For Walter Bonatti, conquering K2 was to engrave the Nation's courage and determination into the history books forever. For a man who grew up under patriotism fanned by two dictatorships, it was an entire people’s pride that rested on his commitment and devotion. 50 years later, a lengthy trial and three books that tell the truth leave no doubt any longer as to the events of this pitiful victory; Lacedelli and Compagnoni still deny the unthinkable: they definitely heard Bonatti that night. They talked to him, at a short distance, and flashed a torch on the rope party, probably to verify the presence of oxygen. Then they turned and left, abandoning the two men to certain death... Bonatti and Madhi most certainly owe their survival in that extreme bivouac at 8,100m only to the anger that kept their blood boiling. Trapped without equipment or protection, they were caught in a real storm...
1955. From the Solo Climb Comes the Light. Walter Bonatti celebrated his 25th birthday in low spirits. The nation refused his contribution. His esteem is trampled on, his confidence betrayed. “I had to do a lot of inner searching, which led me to a genuine existential crisis. The solo climb was the light at the end of that tunnel and his new structure: Learn to replace all the others, to become used to making his decisions alone, to compare himself against his own yardstick, to lead by his own example. Le Dru acts first of all as a theatre for this vertical psychoanalysis on 19 August 1955 by offering the virginity of its towering southwest pillar to its young patient. Buffeted by the weather, exhausted by five days of struggling alone, and demoralised by the dotted lines that broke the perfect line he had traced in that wall in his dreams, he discovered that he was as attached to life as he was hooked to that summit when he crossed, in several pendulums, the nauseating abyss that blocked his progress. He drew on his last bit of energy in the hope of unlocking his inner crisis and fighting to push beyond what was possible in order to be reconciled with himself. “...During these pendulums, I crossed over the barrier that separated me from my soul...”, he told this pillar that was named after him.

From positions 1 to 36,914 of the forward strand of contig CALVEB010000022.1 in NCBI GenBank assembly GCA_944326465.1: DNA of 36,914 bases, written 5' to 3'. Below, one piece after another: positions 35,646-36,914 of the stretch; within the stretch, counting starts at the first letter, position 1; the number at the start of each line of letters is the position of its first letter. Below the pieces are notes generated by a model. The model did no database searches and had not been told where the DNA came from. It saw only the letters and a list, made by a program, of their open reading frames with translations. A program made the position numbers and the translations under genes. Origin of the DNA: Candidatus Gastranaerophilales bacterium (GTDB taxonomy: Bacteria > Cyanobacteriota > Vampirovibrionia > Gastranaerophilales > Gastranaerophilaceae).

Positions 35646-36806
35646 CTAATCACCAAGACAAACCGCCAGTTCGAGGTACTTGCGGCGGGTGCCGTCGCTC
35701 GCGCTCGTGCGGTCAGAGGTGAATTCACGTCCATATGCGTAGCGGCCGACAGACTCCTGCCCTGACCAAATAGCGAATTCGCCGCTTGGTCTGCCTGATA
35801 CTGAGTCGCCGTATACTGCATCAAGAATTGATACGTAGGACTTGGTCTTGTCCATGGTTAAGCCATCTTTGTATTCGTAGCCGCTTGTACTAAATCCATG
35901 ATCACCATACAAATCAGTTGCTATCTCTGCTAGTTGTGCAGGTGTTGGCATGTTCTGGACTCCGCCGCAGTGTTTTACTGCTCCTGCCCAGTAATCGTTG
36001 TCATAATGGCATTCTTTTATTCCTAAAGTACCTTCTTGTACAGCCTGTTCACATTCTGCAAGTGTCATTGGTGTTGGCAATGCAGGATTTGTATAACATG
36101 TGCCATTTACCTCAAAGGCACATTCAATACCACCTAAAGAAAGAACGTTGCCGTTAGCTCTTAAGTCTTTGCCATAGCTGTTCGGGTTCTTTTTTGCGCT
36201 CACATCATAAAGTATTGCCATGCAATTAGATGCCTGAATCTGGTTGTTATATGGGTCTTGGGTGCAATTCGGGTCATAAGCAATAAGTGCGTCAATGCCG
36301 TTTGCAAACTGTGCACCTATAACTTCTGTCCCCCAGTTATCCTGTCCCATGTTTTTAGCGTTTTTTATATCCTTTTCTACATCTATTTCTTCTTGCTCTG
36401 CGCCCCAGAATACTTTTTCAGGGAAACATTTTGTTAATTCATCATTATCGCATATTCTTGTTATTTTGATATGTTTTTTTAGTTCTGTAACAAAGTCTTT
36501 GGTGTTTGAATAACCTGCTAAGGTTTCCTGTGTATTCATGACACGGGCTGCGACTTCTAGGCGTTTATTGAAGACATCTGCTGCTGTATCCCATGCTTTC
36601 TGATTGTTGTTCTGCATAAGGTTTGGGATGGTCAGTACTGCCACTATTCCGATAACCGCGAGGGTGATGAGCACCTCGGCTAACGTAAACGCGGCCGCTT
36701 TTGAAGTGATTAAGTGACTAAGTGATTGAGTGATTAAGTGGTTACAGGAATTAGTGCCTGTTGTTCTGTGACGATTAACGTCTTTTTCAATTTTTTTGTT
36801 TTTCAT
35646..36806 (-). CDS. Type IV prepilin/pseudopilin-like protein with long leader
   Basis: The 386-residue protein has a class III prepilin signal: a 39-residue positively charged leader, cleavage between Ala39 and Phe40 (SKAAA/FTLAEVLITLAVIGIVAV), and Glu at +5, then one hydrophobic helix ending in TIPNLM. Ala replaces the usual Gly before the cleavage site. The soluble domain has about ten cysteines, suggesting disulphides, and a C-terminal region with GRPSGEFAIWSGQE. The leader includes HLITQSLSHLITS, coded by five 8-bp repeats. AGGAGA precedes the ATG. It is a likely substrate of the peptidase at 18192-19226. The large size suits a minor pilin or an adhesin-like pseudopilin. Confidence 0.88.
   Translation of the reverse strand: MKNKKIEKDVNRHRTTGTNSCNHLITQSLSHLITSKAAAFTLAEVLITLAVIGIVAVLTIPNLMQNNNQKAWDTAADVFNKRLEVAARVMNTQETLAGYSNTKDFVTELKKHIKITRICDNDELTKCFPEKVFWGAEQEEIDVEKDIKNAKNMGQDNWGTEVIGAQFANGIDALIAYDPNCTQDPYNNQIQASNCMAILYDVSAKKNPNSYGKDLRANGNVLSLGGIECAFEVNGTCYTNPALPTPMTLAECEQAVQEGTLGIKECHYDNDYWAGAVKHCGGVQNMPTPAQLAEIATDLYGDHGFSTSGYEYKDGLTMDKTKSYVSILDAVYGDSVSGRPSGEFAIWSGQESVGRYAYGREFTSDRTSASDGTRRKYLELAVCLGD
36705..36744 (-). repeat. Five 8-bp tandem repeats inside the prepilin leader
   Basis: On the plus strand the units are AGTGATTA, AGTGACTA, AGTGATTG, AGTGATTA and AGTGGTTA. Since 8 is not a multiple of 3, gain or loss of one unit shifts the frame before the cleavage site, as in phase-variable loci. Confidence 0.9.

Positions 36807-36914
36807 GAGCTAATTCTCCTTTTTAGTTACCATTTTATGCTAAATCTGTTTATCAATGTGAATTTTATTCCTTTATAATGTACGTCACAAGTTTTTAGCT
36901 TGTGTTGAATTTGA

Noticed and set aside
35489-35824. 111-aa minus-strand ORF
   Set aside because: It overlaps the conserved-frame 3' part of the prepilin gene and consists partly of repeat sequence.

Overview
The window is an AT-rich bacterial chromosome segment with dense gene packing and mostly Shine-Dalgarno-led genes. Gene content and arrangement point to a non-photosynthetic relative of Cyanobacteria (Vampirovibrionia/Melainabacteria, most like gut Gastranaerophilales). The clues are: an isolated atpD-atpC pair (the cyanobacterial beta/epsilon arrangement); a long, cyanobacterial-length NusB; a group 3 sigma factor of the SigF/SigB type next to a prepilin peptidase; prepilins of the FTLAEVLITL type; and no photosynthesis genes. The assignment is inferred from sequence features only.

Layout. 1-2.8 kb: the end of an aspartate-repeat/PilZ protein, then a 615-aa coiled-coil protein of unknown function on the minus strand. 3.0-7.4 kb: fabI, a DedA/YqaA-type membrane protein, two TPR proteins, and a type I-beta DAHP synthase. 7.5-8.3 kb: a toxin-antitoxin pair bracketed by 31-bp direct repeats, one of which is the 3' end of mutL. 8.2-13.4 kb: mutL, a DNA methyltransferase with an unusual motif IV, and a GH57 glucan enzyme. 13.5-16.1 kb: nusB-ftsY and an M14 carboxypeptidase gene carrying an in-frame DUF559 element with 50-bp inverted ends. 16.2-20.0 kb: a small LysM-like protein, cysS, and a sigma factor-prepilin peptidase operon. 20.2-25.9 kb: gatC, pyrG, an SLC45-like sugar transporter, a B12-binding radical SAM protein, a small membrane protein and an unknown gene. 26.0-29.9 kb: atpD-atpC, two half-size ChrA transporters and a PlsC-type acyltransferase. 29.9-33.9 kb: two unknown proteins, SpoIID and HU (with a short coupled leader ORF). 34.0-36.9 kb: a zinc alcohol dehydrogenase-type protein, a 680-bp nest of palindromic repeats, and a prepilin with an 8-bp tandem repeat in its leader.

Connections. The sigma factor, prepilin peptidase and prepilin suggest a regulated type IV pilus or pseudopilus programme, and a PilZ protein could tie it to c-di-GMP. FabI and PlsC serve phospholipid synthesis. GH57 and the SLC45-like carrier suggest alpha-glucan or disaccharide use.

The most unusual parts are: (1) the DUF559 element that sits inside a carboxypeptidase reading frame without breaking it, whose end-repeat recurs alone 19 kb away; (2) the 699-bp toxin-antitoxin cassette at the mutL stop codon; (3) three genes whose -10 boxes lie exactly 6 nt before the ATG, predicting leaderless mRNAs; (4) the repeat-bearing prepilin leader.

1957. Walter Bonatti moved to Chamonix. He settled the score with the “last mountaineering problems” and the Mont Blanc Massif’s most beautiful itineraries. A veritable bulimia of pleasure and tragedies as only granite can create. July 1961, on the Pilier Central du Frêney. He experienced an epsode that, by his own admission, was "the most dramatic of his life”. Things probably started to go awry at the La Fourche bivouac. A French team was already there to fight it out with the pillar. Instead of two light and fast rope parties, they were seven men who would attack this final vertical face... They would be trapped by the storm at two lengths from the summit, and would struggle to make the most perilous and incredible retreat in the history of mountaineering. A descent into hell that would give the three survivors (Walter Bonatti, Roberto Gallieni and Pierre Mazeaud) nightmares of precipices, storms and lightning bolts for the rest of their lives.
1965. He takes leave of his summits, from on top of the Matterhorn (4,477m)..After a snub that leaves the small world of great mountaineering conquests astounded: The opening, on a solo winter expedition, of the direct route to the north face. “I decided to stop practicing extreme mountaineering so I could remain consistent with my principles, which are those of pure mountaineering. I had reached such heights that the only thing left for me to do was repeat myself", he would confide to the magazine Vertical. Walter Bonatti abandoned extreme mountaineering to devote himself to exploration and adventure. He has done many great stories for Epoca. Italy awarded him the Civilian Merit medal, France awarded him the Legion of Honour, and the United States, the title of “Giant of Adventure”.
W. Bonatti, Hautes terres, Guérin Publishing, 2006.| W. Bonatti, K2, la vérité, Guérin Publishing, 2004.| Montagnes d'une vie, éditions Guérin. His autobiography as a mountaineer. | W. Bonatti, L'affaire du K2, Guérin Publishing, 2001.
French Mountaineer. Born in Bourdeilles – Périgord, April 14th 1930